BOISE — Lawmakers on a Senate panel on Friday introduced a new version of legislation that would outlaw abortions in Idaho after fetal heartbeats are detected.
The Senate State Affairs Committee approved holding a public hearing on the measure that increases to a felony the penalty for performing those abortions. Under the new bill, women who have those abortions could also sue people who performed them.
The penalty in the previous version of the bill called for disciplinary action for medical professionals by the Idaho Board of Medicine.
The bill would require doctors before performing abortions to try to detect fetal heartbeats.
If they are found, abortions would be prohibited except if a woman’s life is in danger or if the pregnancy is due to rape or incest. A police rape report would be required before an abortion is performed for a woman with a pregnancy due to rape.
Fetal heartbeats can be detected as early as six weeks of pregnancy, before many women know they are pregnant.
Similar bills have passed in about a dozen states but are tied up in courts.
Abortion rights advocates and opponents are waiting to see if the U.S. Supreme Court weighs in and rules whether any of the stricter bans are constitutional. Former President Donald Trump named three conservative justices who abortion opponents believe could help their cause.
If the new bill becomes law, it would go into effect after any federal appeals court ruling or U.S. Supreme Court ruling upholding similar laws in other states.
Blaine Conzatti, executive director of the Family Policy Alliance of Idaho group that opposes abortion, said that provision is aimed at protecting Idaho taxpayers from defending against lawsuits.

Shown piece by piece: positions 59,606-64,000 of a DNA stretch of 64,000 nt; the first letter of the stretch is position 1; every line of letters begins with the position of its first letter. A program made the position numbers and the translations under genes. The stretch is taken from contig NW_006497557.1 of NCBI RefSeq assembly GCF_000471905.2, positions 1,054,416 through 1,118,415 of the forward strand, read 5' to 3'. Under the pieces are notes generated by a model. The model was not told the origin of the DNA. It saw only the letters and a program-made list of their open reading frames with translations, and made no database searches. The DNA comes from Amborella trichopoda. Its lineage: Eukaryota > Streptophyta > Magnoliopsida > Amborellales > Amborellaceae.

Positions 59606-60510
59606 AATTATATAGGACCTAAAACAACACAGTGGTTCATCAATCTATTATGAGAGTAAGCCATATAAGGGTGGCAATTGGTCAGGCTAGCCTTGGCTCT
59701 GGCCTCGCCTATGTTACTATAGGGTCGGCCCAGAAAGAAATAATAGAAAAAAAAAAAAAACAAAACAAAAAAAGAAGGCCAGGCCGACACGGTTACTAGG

But Republican Senate President Pro-Tem Chuck Winder, who supports the measure, said he was troubled by the potential law going into effect following a federal appeals court ruling because appellate courts are not the final say, meaning Idaho could lose in court if sued. Winder still voted to introduce the measure.
Conzatti said other changes in the bill include making it more in line with a law Republican Gov. Brad Little signed last year making abortion a crime in Idaho if the U.S. Supreme Court overturns the Roe v. Wade decision that legalized abortion nationwide. The Idaho measure made into law last year includes exceptions for abortions in the case of rape, incest and the life of the mother.
A Supreme Court reversal would mean that abortion policy would revert to the states.
Conzatti said that if Roe v. Wade is overturned and both last year’s legislation and the “heartbeat” bill become law, then last year’s legislation would take precedence.
“In the event they’re both enforceable, the trigger law will supersede the heartbeat law,” he said. “That’s just because the trigger law that was passed last year is more robust for a post-Roe world.”
A date for the public hearing on the legislation hasn’t been set.
“What this bill is meant to do is punish pregnant people and the medical professionals who care for them. Idaho deserves better from its elected officials and we will fight to ensure access to basic health care, including abortion remains safe, legal, and attainable,” Mistie DelliCarpini-Tolman, the Idaho director for Planned Parenthood Votes Northwest and Hawaii, said in a statement.
The Idaho Department of Health and Welfare reports there were 1,513 induced abortions in 2019. The agency says 1,049 of those occurred within the first nine weeks.
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